Frome in old picture postcards volume 3

Frome in old picture postcards volume 3

:   Michael McGarvie
:   Somerset
:   United Kingdom
:   978-90-288-3191-9
:   80
:   EUR 16.95 Incl BTW *

Levertijd: 2-3 weken (onder voorbehoud). Het getoonde omslag kan afwijken.


Fragmenten uit het boek 'Frome in old picture postcards volume 3'

<<  |  <  |  1  |  2  |  3  |  4  |  5  |  6  |  7  |  8  |  >  |  >>


Compilers of books of illustrations for the ' ... in old picture postcards' series are encouraged to begin in 1880. This is a difficuit date, quite close in terms of time, especialiy considering that Frome is celebrating its 1,300th anniversary this year, yet just outside the range of human memory. This selection of photographs shows us the physical appearance of the town and its surroundings, but for a glimpse of the life and labour which went on within these streets we need some supplementary help from the written word.

A strongly delineated pen portrait of Frome in its Victorian heyday appears in Kelly's Directory of Somerset for 1883 and I quote here the salient points: 'Frome (or Froome Selwood) is a parliamentary borough, large and populous market town, and poiling - place for the eastern division of the county, near Wiltshire ... having a station on the Wilts and Somerset line, distance by Great Western Railway 115Y2 miles from the metropolis, in the rural deanery of Frome, archdeaconry of Wells, and diocese of Bath and Wells. Frome borough returns one member: it is the seat of the union, situated in the hundred of its own name and was formerly a royal demesne. The town, although irregularly built, and consisting of many narrow streets, is, from the river Frome flowing through its lower part, and the streets being on a declivity, very clean and healthy. It is governed by alocal board of 15 members who established a water works here in January 1880: the pumping station is situated at Eggford ... the reservoir is at Cottle's Oak and the water is obtained from natural springs at Eggford.'

'The parish church of St. John is 160 feet long (including chancei), and 56 feet wide, and consists of large chancel, nave, and aisles, four chapels, a vestry room, and two porches, with a quadrangular embattled tower, supporting a handsome octagonal spire .. .'

Kelly's goes on to describe in loving detail the four other Anglican churches, St. Katherine's in East Woodlands, Christ Church, Holy Trinity and St. Mary the Virgin, the RomanCatholic chapel of St. Catherine, and the chapels of the numerous nonconformist sects which were so strong in Frome, befere easing the reader gently into more mundane matters: "I'here is a college of boys, who form the choir of the parish church. These boys, about 16 in number, are entirely maintained and educated, the funds for which are supplied by the offertory and voluntary subscriptions .. .'

"The manufacture of woollen cloth is extensively carried on here, forming the staple tra de, and broad cloth, kerseymeres, and cashmerettes are to some extent produced, and there are a few cardmakers, silk mill, and dye works, also iron foundries, and several breweries.'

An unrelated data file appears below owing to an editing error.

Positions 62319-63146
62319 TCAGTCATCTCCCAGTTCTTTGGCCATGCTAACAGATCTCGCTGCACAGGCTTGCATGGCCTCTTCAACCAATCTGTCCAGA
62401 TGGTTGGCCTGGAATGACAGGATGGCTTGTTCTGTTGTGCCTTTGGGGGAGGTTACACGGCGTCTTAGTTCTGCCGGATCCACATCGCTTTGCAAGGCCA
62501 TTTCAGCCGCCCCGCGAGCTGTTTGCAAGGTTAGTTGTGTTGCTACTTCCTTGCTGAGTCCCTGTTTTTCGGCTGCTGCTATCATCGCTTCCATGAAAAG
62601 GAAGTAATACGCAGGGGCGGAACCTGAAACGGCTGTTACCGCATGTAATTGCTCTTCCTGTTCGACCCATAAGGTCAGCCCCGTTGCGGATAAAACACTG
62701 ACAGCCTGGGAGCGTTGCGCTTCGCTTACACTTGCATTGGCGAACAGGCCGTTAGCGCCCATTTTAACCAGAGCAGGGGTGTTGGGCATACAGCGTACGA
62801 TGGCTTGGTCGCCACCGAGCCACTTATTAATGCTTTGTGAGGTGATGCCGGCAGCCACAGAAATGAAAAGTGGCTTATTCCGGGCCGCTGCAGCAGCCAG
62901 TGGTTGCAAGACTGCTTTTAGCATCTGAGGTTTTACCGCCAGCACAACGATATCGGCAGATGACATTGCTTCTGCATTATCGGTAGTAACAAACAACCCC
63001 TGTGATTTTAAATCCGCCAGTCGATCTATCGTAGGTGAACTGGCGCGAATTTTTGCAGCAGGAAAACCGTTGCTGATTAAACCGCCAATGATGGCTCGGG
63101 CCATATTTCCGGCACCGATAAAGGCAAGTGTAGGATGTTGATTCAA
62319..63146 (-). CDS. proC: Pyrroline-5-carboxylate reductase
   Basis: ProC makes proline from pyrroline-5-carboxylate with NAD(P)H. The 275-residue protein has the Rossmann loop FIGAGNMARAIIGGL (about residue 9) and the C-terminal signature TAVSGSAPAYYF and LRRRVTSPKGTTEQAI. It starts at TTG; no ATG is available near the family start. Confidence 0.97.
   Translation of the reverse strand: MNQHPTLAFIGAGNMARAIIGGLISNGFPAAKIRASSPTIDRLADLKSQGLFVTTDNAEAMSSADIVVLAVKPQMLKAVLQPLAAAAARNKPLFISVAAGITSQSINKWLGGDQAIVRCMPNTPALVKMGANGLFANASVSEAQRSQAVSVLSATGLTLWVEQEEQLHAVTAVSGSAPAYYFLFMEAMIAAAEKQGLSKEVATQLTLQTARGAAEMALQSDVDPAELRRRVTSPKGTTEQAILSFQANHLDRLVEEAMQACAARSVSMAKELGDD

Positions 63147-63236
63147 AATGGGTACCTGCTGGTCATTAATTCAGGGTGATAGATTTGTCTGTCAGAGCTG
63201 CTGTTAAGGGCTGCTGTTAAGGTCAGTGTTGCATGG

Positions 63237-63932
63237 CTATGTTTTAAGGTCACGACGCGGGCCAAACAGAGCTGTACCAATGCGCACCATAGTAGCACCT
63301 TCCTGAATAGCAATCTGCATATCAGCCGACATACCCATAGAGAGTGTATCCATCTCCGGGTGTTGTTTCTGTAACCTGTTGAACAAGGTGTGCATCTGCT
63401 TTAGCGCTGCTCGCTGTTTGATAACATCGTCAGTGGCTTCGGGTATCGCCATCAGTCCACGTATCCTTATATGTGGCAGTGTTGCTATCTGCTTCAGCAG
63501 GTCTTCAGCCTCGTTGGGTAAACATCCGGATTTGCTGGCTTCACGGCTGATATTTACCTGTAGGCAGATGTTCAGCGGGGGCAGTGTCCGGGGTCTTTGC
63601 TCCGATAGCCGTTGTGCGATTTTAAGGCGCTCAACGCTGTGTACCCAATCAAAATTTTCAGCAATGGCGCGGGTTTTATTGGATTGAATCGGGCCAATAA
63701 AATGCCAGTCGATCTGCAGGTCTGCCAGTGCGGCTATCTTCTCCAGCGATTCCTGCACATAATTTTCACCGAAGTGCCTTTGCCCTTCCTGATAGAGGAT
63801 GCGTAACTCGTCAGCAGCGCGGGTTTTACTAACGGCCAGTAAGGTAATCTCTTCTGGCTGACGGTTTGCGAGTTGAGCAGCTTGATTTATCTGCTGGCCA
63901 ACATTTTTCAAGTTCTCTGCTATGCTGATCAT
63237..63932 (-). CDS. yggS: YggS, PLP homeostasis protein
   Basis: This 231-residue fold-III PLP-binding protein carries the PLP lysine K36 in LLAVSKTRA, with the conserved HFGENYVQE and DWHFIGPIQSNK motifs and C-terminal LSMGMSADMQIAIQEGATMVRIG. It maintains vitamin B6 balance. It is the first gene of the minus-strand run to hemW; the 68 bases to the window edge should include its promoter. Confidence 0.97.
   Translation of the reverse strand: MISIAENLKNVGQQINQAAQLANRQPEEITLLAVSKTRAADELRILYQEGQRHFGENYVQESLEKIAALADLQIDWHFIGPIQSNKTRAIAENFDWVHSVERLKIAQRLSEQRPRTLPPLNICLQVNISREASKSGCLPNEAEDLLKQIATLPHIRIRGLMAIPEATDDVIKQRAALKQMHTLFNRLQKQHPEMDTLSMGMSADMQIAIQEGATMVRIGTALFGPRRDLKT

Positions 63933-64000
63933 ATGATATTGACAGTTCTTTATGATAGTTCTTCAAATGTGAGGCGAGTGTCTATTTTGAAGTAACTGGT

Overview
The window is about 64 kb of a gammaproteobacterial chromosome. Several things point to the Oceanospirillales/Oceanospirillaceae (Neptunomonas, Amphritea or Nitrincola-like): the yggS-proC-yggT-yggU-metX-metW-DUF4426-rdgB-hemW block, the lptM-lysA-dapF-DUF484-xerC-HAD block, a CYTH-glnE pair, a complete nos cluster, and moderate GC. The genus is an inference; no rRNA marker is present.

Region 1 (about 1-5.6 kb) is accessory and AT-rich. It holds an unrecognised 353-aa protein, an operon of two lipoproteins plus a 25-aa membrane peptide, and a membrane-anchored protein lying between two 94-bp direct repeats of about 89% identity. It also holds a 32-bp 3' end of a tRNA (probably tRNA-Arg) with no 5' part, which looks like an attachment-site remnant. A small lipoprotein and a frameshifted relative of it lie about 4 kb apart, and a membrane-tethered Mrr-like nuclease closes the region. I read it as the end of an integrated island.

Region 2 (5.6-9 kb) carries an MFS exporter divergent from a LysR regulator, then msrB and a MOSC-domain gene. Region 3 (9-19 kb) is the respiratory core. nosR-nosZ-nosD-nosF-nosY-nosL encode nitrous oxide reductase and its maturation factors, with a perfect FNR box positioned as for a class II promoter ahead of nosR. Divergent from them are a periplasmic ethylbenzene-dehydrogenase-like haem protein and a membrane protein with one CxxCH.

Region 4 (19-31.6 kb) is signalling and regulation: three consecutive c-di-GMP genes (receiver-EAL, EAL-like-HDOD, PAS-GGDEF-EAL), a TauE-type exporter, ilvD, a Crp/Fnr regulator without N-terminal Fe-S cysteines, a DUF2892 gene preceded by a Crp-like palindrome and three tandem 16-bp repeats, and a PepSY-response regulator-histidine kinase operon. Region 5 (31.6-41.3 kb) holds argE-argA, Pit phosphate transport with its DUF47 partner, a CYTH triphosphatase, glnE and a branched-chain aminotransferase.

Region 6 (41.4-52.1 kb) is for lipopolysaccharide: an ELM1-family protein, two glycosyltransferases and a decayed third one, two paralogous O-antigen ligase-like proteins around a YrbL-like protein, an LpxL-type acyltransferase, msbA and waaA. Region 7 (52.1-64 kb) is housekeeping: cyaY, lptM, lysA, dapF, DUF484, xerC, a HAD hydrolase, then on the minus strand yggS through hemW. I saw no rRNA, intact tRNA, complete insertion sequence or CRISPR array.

'A cornpany was established here on June 8th, 1874, calied the 'Frorne Market Cornpany', for the purpose of carrying on the markets and fairs, by whom the tolls have been purchased from the lord of the manor, and a new and spacious market house erected, with an entrance from Bridge Street; there is a market place for cattie adjoining. A market is held every Wednesday for cattle, corn and general commodities, and every Saturday for the latter only. A cheese market is held on the last Wednesday in each month. There are two fairs held in the course of the year, viz., on the last Wednesday in February and the last Wednesday in November.'

'A Cottage hospital was established here in 1875; the building is situated in Long Row, and contains 13 beds, The St. John's dispensary, Christ Church street, was established in 1854.' 'The public charities of Frome are of considerabie importanee and the principal of which are - an hospital for aged men, an asylurn for girls, and a school for boys: the almshouse is portion of the same building, in which about 30 aged

women have furnished rooms and a weekly allowance ... '

"I'he Mechanica' Institute, a modern building situated on Church slope, erected at a cast of ,(1500, is well adapted for lectures and meetings, and has reading rooms, and a library of more than 1400 volumes .. .'

'The Literary and Scientific Institute is a lofty and commodious sta ne structure of classic architecture, erected by the late John Sinkins, esq., and occupies a prominent position at the south-west end of the North parade: in the upper part is an extensive museum and a spaclaus reading and newsroom ... in the lower portion of the building is a School of Art, founded in 1865, and having over 130 members.'

"I'he Wilts and Dorset Bank is a substantial stone building, erected in 1874 in the Market place.'

Kelty's account continues with a nod to the history of Frome; its foundation by St. Aldhelm, praise for the tewn's support of Monmouth in 1685, mention of Vallis House, the ancient seat of the Leversedge family 'now converted into tenements' and concludes with the obligatory reference to Vallis Vale 'noted for its picturesque and romantic scenery'. There is a final display of facts and statistics: 'The Marquess of Bath and the Earl of Cork and Orrery are lords of the several manors. The area is 7,092 acres; the rateable value is ,(41,717; the population of the parish in 1881 was 11,180; the population of the Parliamentary borough in 1881 was 9,376.'